Monday, May 14, 2012

County Roads

If you live on an unpaved road, you develop fellow feeling for your neighbors. It’s not the same as a neighborhood, more like a mutual complaint society about maintenance and a secret delight in watching the year unfold along the roadside. We open our car windows to breathe the scent of wild plums in April. Horseback riders and joggers inhale the fragrance of dogwood, sweet rocket and wild roses in May.

Wild plum
Maintenance is fairly good, but of course we all complain when it’s slower than we would like. Most roads seem to be graded once a week. This can result in a line of boulders in the middle of the road for a while — the closest we get to a center stripe. Snow removal depends on conditions all over the county. It doesn’t always get us to work on time. School cancellations are based on the state of the bus routes.

Rough-leaf dogwood
Last fall a crew from the county lopped overhanging trees — a long overdue procedure undertaken because of complaints from the school bus drivers. A week after the mail carrier noticed that the lane was getting muddy, more rock appeared on the road. Residents don’t get that quick a response.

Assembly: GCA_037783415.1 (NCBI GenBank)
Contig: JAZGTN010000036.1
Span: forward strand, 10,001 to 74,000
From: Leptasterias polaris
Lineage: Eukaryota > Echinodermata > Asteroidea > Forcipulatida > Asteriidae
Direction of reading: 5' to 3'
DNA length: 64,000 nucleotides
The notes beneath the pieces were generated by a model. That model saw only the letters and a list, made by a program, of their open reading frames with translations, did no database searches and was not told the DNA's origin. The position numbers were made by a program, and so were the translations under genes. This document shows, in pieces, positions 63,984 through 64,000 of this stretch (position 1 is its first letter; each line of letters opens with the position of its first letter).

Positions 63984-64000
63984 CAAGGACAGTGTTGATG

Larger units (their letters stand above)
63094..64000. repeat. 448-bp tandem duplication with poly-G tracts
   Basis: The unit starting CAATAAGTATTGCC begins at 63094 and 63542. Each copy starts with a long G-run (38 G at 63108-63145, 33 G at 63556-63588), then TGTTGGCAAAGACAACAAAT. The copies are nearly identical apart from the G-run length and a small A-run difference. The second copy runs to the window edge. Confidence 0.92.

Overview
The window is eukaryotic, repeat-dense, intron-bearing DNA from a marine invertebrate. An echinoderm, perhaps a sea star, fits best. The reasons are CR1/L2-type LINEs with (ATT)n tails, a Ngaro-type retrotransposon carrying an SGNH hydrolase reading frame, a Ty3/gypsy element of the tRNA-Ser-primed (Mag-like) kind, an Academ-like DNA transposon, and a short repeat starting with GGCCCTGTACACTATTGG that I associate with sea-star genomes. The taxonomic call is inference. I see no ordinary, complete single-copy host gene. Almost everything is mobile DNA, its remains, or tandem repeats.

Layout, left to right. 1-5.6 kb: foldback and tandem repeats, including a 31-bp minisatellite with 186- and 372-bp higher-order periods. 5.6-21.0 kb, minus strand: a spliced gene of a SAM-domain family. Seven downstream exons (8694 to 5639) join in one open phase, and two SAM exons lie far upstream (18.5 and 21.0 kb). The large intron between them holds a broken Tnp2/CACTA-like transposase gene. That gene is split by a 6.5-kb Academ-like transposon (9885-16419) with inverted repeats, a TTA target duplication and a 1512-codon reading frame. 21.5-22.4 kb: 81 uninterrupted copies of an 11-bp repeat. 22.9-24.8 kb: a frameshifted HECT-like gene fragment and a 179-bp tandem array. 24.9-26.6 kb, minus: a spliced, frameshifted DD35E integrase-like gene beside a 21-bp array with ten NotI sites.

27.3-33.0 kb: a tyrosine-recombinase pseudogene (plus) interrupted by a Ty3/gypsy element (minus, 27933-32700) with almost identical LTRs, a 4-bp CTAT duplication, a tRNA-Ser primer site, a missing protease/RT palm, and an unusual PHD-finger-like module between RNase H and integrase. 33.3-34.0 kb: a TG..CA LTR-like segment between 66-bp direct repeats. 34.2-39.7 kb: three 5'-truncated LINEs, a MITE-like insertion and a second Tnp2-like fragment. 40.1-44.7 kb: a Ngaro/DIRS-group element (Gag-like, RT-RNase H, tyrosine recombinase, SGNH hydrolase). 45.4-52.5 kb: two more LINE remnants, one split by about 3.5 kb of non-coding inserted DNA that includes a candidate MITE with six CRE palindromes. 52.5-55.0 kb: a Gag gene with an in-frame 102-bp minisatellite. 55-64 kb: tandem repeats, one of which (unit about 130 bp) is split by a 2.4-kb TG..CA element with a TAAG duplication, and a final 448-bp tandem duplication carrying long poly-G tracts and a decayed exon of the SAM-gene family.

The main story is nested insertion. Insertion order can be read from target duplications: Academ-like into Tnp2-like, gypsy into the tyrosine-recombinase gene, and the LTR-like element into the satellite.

Even the nearest blacktop is a bit primitive. Some of us call it a paved dirt road. The folks in a hamlet just off the blacktop decided to pave their main drag several years ago. It’s only about a mile long, but the asphalt heaves and buckles and cracks all year. Drivers swerve across it randomly, avoiding potholes and washboards. There’s a warning sign just before the crest of the last paved hill. A local wit edited it with press-on letters.

Elderberry and day lilies usually line the ditches in June, but this year they’re starting early. A utility crew cut a swath of small trees and underbrush beside my stretch of the road last year. Mother Elder has reclaimed it all. Her frothy white fronds are budding among poke and ragweed. The witch of the woods is back.

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